The view ahead in global markets
As to the outlook for the industry for the next year or so, expect more of the same or even a bit worse for companies that are unwilling to take steps to address the continuing uncertainty in major markets — and that sidestep the need to change the status quo. In 2017, barring a recession in the U.S. and Europe or a slowdown in China, Moody’s Investor Service expects EBITDA in the chemicals industry to slip by 1 or 2 percent year-over-year.
Breaking this down by market, in the U.S., the new administration is likely to embrace policies that are antithetical to free trade and globalization as well as to reduce regulations on businesses. To a degree, this could increase demand for chemicals by stimulating domestic manufacturing investment. But the other side of the coin is more problematic for chemicals companies: If the U.S. impacts trade flows, producers that depend on access to international markets or that plan to make resource investments outside the U.S. could be harmed.
In the eurozone and the United Kingdom, monetary easing has not translated into significant growth or demand gains for chemicals companies. Moreover, the economic, political, and legal questions brought on by Brexit cloud the economic outlook in the U.K. and could put a damper on industrial manufacturing activity. Key elections in France, Italy, and Germany, which may move these countries toward more protectionist and insular biases — similar to the U.S. — could have a strong effect on whether chemicals companies can collaborate and grow within the European Union.
The Middle East is in the throes of a fundamental economic restructuring; low oil prices have frightened countries in the region into at least giving lip service to reducing dependence on revenue from fossil fuels and diversifying their economies. That, in fact, is the impetus behind Saudi Vision 2030, a far-reaching program that aims to, among other things, increase Saudi Arabia’s non-oil exports as a share of GDP to 50 percent from 16 percent today. This plan and similar ones being developed in the Middle East encourage more local production of consumer and business goods for both domestic and export markets. Thus, chemicals companies will need to figure out how they can participate in the Middle East by supporting and facilitating the region’s diversification and localization aspirations.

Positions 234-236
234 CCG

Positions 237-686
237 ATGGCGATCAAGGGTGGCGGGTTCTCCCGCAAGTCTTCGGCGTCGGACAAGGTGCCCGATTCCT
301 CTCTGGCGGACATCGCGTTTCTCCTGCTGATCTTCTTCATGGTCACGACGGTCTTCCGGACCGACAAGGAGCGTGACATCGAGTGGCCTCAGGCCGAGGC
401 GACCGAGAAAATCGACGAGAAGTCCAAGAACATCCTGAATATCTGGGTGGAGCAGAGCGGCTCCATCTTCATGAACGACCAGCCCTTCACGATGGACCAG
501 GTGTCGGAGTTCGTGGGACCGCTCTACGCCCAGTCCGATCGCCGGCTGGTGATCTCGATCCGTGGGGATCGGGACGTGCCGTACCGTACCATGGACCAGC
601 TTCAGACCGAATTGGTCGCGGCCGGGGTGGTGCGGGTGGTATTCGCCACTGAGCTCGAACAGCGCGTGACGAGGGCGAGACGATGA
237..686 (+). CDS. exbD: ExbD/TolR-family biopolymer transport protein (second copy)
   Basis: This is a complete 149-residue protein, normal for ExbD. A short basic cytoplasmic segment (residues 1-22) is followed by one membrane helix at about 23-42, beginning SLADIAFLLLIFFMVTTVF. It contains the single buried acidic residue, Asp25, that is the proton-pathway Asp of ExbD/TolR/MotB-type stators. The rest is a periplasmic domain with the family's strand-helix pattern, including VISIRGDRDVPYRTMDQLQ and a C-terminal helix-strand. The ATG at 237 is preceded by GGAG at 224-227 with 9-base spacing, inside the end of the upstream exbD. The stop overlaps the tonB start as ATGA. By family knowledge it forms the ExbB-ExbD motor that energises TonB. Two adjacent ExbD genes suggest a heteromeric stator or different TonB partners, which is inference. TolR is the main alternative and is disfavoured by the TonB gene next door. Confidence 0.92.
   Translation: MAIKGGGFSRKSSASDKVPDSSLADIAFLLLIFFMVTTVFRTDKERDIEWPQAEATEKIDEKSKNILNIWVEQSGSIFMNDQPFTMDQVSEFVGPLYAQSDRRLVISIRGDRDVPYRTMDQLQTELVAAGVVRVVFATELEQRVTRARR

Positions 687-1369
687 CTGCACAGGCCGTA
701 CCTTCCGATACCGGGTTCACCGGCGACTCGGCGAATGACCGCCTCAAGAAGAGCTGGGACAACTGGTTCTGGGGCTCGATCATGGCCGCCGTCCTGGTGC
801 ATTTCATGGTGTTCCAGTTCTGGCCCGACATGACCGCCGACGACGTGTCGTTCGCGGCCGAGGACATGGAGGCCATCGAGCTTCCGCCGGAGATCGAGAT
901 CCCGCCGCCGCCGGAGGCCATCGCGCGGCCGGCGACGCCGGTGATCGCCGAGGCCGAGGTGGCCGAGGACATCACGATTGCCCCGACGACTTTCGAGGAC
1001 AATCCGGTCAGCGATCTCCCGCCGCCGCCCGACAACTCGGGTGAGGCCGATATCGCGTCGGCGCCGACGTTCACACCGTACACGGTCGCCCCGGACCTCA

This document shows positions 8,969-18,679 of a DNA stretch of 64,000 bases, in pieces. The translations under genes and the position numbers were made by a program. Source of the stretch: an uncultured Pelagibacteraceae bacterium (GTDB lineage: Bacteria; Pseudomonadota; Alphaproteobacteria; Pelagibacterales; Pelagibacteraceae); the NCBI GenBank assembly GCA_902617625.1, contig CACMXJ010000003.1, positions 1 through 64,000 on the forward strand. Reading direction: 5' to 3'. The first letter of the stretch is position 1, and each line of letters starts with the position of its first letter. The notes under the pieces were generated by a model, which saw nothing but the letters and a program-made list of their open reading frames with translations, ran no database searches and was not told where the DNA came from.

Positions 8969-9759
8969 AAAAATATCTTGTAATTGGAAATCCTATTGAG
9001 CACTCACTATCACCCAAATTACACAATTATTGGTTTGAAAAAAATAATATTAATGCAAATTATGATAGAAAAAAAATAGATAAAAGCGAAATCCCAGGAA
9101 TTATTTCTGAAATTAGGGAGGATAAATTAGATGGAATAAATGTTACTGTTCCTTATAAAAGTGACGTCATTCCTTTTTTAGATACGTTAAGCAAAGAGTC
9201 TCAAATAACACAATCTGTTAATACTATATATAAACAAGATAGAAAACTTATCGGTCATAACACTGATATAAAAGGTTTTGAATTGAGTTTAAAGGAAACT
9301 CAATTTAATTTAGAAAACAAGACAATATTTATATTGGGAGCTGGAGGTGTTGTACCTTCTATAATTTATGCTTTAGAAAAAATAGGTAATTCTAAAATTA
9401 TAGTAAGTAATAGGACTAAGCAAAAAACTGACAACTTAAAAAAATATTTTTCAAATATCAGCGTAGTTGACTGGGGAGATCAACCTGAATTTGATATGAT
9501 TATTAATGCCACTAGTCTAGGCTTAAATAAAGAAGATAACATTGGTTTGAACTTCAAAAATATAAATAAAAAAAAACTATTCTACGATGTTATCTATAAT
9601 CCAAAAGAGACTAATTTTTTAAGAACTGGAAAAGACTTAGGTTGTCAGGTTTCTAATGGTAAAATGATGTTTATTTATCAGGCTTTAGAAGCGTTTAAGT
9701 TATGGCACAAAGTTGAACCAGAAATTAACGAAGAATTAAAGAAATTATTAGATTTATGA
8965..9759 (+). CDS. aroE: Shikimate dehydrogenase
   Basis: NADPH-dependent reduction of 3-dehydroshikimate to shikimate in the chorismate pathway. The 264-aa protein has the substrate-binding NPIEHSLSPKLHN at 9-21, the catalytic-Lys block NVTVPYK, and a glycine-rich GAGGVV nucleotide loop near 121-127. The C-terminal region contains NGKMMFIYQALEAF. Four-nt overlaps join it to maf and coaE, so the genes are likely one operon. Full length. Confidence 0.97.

Asia, and more specifically China with its GDP growth of 6 percent (almost double that of the rest of the world), remains a bright spot in the chemicals firmament. But in China, too, a tectonic shift is under way as its economy moves from being export driven to one based on domestic consumption. Margin pressures are increasing among domestic chemicals producers due to an overcapacity in basic commodities and in certain value chains (such as acrylonitrile-butadiene-styrene [ABS], a popular plastic used in manufacturing, and purified terephthalic acid [PTA], a polyester) as well as inefficient plants and processes. Moreover, a 6 percent growth rate in China represents a significant drop from a few years ago and heralds a slowdown in chemicals industry end markets, including automotive, construction, and pharmaceuticals, that enjoyed heady double-digit expansion for years.